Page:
Quake shook U.S. plant twice as hard as design allowed
ROCKVILLE, Maryland (Reuters) - Last month's record earthquake in the eastern United States may have shaken a Virginia nuclear plant twice as hard as it was designed to withstand, a spokesman for the U.S. nuclear safety regulator said on Thursday.
But Dominion Resources told the Nuclear Regulatory Commission that the ground under the plant exceeded its "design basis" only by about 10 to 20 percent, and it plans to prove in the next month that its reactors are safe to restart.
The discrepancy is one of many items the NRC and company must deal with, in the first instance in which an operating U.S. nuclear power plant has experienced a quake beyond its design parameters.
The NRC must sign off on Dominion's restart plans for the North Anna plant, about 12 miles from the quake's epicenter -- and determine how it will make that decision.
"You have the unique opportunity of being at the cutting edge -- and whenever I say that, usually I get a response like, 'It feels like a bleeding edge,'" said Jack Grobe, deputy director of the NRC's Office of Nuclear Reactor Regulation, to officials from Dominion.
"It's not entirely clear to us exactly what we need in this submittal from you. A summary may not do it," Grobe said near the end of an exhaustive three-hour engineering face-off between a dozen top officials from each side.
Neither the company nor the NRC have found signs of serious damage to safety systems at the North Anna nuclear plant, although inspections by both sides continue.
NRC experts from a variety of nuclear engineering disciplines peppered Dominion counterparts with questions about the impact to fuel in the core, the strength of welds in plant steels, and the resilience of underground pipes.
Dominion officials said it appears the North Anna reactors shut when the earthquake caused a problem inside the cores at both units rather than from the loss of power into the plant from the outside grid as was initially believed.
Operators are still working to understand the "root cause" of the plant shutdown, officials said.
Dominion touted a report by Robert Kennedy, a seismic expert consultant from California. The company said he saw no reason why the plant could not be safety restarted.
At Thursday's hearing, the toughest questions were about items that are difficult to see with the naked eye, said Eugene Grecheck, a Dominion vice president.
"You look at the things you know are most susceptible," he told reporters. "If the paint hasn't chipped or cracked, then you know there hasn't been any effect on the steel."
Grecheck would not directly comment on the NRC's comments about the strength of the quake. He stressed that the strongest vibrations lasted only a few seconds.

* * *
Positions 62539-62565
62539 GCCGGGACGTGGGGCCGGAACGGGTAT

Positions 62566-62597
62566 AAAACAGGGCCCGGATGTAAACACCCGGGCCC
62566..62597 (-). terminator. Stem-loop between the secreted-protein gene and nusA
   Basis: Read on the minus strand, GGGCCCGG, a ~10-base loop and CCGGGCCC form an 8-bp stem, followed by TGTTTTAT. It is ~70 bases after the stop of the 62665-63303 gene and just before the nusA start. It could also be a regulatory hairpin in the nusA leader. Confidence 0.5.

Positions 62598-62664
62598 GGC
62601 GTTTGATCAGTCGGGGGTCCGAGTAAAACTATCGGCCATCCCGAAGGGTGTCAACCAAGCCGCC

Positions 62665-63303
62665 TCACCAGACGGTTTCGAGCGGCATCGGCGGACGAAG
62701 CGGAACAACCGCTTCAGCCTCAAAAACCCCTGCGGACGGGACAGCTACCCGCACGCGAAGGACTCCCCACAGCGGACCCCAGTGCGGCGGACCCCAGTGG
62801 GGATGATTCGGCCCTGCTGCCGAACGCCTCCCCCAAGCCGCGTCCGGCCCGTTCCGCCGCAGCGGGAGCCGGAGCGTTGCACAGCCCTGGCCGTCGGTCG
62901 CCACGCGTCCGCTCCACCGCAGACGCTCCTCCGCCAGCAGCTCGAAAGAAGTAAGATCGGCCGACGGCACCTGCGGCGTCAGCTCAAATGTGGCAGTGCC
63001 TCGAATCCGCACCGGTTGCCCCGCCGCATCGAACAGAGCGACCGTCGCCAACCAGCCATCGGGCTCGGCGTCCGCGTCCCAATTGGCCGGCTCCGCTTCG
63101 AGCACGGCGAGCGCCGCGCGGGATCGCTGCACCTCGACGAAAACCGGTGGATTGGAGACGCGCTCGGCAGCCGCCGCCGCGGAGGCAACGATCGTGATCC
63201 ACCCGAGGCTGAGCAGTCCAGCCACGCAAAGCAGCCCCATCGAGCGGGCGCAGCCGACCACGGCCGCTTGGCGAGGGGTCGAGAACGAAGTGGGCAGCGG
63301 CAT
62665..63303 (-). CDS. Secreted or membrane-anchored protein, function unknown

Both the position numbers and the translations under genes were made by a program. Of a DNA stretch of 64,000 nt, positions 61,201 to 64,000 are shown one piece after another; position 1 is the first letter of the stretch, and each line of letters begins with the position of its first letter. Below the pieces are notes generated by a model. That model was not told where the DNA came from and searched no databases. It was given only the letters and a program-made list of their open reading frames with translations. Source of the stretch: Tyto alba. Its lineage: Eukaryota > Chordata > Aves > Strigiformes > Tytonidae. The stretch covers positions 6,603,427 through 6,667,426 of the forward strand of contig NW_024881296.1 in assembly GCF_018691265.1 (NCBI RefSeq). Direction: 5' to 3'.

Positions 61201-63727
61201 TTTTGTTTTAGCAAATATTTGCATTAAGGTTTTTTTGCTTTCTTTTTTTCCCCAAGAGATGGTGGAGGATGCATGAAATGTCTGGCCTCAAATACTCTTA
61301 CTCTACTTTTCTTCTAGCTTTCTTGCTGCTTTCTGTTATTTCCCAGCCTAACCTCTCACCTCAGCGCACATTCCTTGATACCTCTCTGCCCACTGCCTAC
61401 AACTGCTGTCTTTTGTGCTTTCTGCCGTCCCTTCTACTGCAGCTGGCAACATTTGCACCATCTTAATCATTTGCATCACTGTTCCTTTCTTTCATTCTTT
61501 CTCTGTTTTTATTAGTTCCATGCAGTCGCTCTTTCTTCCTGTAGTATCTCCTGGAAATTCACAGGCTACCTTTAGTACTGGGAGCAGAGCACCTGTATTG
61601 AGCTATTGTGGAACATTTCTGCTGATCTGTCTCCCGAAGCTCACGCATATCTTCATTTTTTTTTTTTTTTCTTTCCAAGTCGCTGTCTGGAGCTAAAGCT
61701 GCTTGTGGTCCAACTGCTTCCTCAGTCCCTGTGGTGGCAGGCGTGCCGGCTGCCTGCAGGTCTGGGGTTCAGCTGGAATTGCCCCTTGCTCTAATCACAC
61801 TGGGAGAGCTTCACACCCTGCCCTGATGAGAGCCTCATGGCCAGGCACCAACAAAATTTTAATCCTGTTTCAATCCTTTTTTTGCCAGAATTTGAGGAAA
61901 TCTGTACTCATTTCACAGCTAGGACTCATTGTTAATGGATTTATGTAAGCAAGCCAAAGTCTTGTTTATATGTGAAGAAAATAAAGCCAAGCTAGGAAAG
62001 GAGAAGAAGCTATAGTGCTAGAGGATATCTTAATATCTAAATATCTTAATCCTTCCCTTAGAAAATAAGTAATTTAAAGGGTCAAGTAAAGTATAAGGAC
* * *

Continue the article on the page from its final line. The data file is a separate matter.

Dominion's analysis will be considered as the NRC does its own analysis of what it will require the company to do to restart operations, NRC spokesman Scott Burnell said.
The company said one reactor would be "physically" ready to restart by September 22 and the other could be refueled and ready by mid-October. But NRC officials said meetings probably will be needed to explore Dominion's inspection process.
"A fundamental question we have based on the reanalysis is how are you going to look at your design basis for earthquakes going forward?" said Joe Giitter, director of the NRC's licensing division for operating reactors.
SHAKEN, BUT NOT BROKEN
Japan's nuclear disaster at the Fukushima Daiichi plant -- overwhelmed six months ago by an earthquake and tsunami -- put quake risks at the forefront.
The NRC has said it plans to order all U.S. plants later this year to update their earthquake risk analyses, a complex exercise that could take two years for some plants to complete.
The North Anna quake shows the need for the nation's 104 aging reactors to reevaluate earthquake risks using up-to-date geological information, said Majid Manzari, an engineer at George Washington University who studies quake impacts.
A former chairman of the NRC said he expects the broad review ultimately will impact most nuclear plants along the East Coast.
"I think what the East Coast earthquake demonstrated is the design parameters might be changing," said Dale Klein, a mechanical engineer at the University of Texas.
Nuclear power critics have seized on the North Anna quake. "We need a seismic shift in the way in which these plants are protected from earthquakes or other natural disasters." said Representative Edward Markey, a Democrat from Massachussetts.
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